It follows that there is no need whatever—however well-intentioned—to attempt to reinterpret passages in the Torah in order to reconcile them with scientific theory, not to mention ‘reinterpretations’ which do violence to the letter and meaning of the Torah. Thus, for example, the attempt to ‘reinterpret’ the text of the first section of Breishis4 to the effect that it speaks of periods or eons, rather than ordinary days, or to apply indiscriminately the dictum the ‘the Torah speaks in the language of man,’ etc., is not only uncalled for, but it means tampering with the Mitzvah [commandment] of Shabbos itself, which ‘balances’ all the Torah. For, if one takes the words “one day” out of their context and plain meaning, one ipso facto abrogates the whole idea of Shabbos as the ‘seventh day’ stated in the same context. The whole idea of Shabbos observance is based on the clear and unequivocal statement in the Torah: “For in six days G-d made heaven and earth, and on the seventh day He ceased from work and rested”—days, not periods.

    Such attempts at reinterpreting the Torah are, of course, the outmoded legacy of the 19th century and before, when in the face of the dogmatic and deterministic view of science prevailing at the time, a whole apologetic literature was created by well-meaning religious advocates and certain Rabbis, who saw no other way of preserving the Torah heritage in their ‘enlightened’ communities except through tenuous and spurious reinterpretations of certain passages of the Torah in order to accommodate them to the prevailing world outlook. No doubt they knew inwardly that they were suggesting interpretations in Torah which were at variance with Toras Emes[the infallible Torah]. But, at least, they felt they had no alternative. It was conceivable, in those days, that if one approached a student who dabbled in science and told him that according to the Torah-hashkofo [Torah outlook], the sun revolves around the earth, he might well repudiate Torah altogether. So, in an effort to encourage the student to put on Teffilin [ritual prayer boxes], the well-meaning Rabbi did not mind conceding that the earth revolved around the sun. But surely there is no longer any justification whatever to perpetuate this ‘inferiority complex!’ Certainly there is no basis for holding on to views which have come down in outdated elementary and high school textbooks on science.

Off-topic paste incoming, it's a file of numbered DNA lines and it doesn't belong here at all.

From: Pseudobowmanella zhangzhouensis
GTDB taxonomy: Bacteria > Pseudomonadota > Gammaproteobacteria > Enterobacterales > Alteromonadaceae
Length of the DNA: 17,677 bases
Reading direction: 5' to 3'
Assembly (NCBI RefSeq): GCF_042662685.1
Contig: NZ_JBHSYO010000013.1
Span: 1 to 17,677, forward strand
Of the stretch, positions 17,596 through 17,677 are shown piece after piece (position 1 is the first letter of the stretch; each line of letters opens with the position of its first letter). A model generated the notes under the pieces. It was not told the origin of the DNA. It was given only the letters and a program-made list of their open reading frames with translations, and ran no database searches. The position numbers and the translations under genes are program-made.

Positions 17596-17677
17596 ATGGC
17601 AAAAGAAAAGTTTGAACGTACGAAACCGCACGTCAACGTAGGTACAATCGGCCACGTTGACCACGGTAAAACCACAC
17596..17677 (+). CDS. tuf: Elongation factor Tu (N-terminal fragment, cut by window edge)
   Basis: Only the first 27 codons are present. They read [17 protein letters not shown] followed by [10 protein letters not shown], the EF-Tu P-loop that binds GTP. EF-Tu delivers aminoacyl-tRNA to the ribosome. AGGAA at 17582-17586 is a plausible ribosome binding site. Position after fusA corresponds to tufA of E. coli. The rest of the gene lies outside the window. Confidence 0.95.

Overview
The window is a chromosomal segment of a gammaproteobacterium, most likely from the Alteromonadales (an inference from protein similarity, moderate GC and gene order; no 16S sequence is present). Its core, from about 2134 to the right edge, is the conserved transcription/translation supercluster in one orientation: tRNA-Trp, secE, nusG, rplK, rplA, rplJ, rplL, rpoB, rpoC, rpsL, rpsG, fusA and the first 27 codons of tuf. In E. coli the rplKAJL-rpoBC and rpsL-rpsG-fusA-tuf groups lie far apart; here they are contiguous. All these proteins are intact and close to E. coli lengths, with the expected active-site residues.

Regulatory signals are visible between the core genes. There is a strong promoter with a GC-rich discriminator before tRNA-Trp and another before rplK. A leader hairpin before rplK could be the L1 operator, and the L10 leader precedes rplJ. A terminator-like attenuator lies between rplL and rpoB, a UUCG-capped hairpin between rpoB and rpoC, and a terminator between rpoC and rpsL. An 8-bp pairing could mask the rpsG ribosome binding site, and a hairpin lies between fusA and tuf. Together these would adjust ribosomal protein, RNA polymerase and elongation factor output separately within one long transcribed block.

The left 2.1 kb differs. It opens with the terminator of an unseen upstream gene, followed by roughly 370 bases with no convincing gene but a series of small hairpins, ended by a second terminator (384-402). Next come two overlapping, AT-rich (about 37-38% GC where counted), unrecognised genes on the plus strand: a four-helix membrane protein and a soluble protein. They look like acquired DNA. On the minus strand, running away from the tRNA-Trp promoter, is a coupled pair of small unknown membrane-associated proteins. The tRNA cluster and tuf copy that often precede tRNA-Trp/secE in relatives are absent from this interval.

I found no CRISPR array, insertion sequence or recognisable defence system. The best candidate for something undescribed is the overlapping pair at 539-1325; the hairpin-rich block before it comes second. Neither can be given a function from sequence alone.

This matter of the sun and the earth is a further case in point. To declare categorically in the name of science, that the earth revolves around the sun, and not vise versa, is, as noted above, turning the scientific clock back to the 19th century and Medieval science. It is also at variance with the theory of relativity, which has likewise been universally accepted. Science now declares—as categorically as it is permissible for contemporary science—that where two bodies in space are in relative motion, it is scientifically impossible to determine which is at rest and which in motion.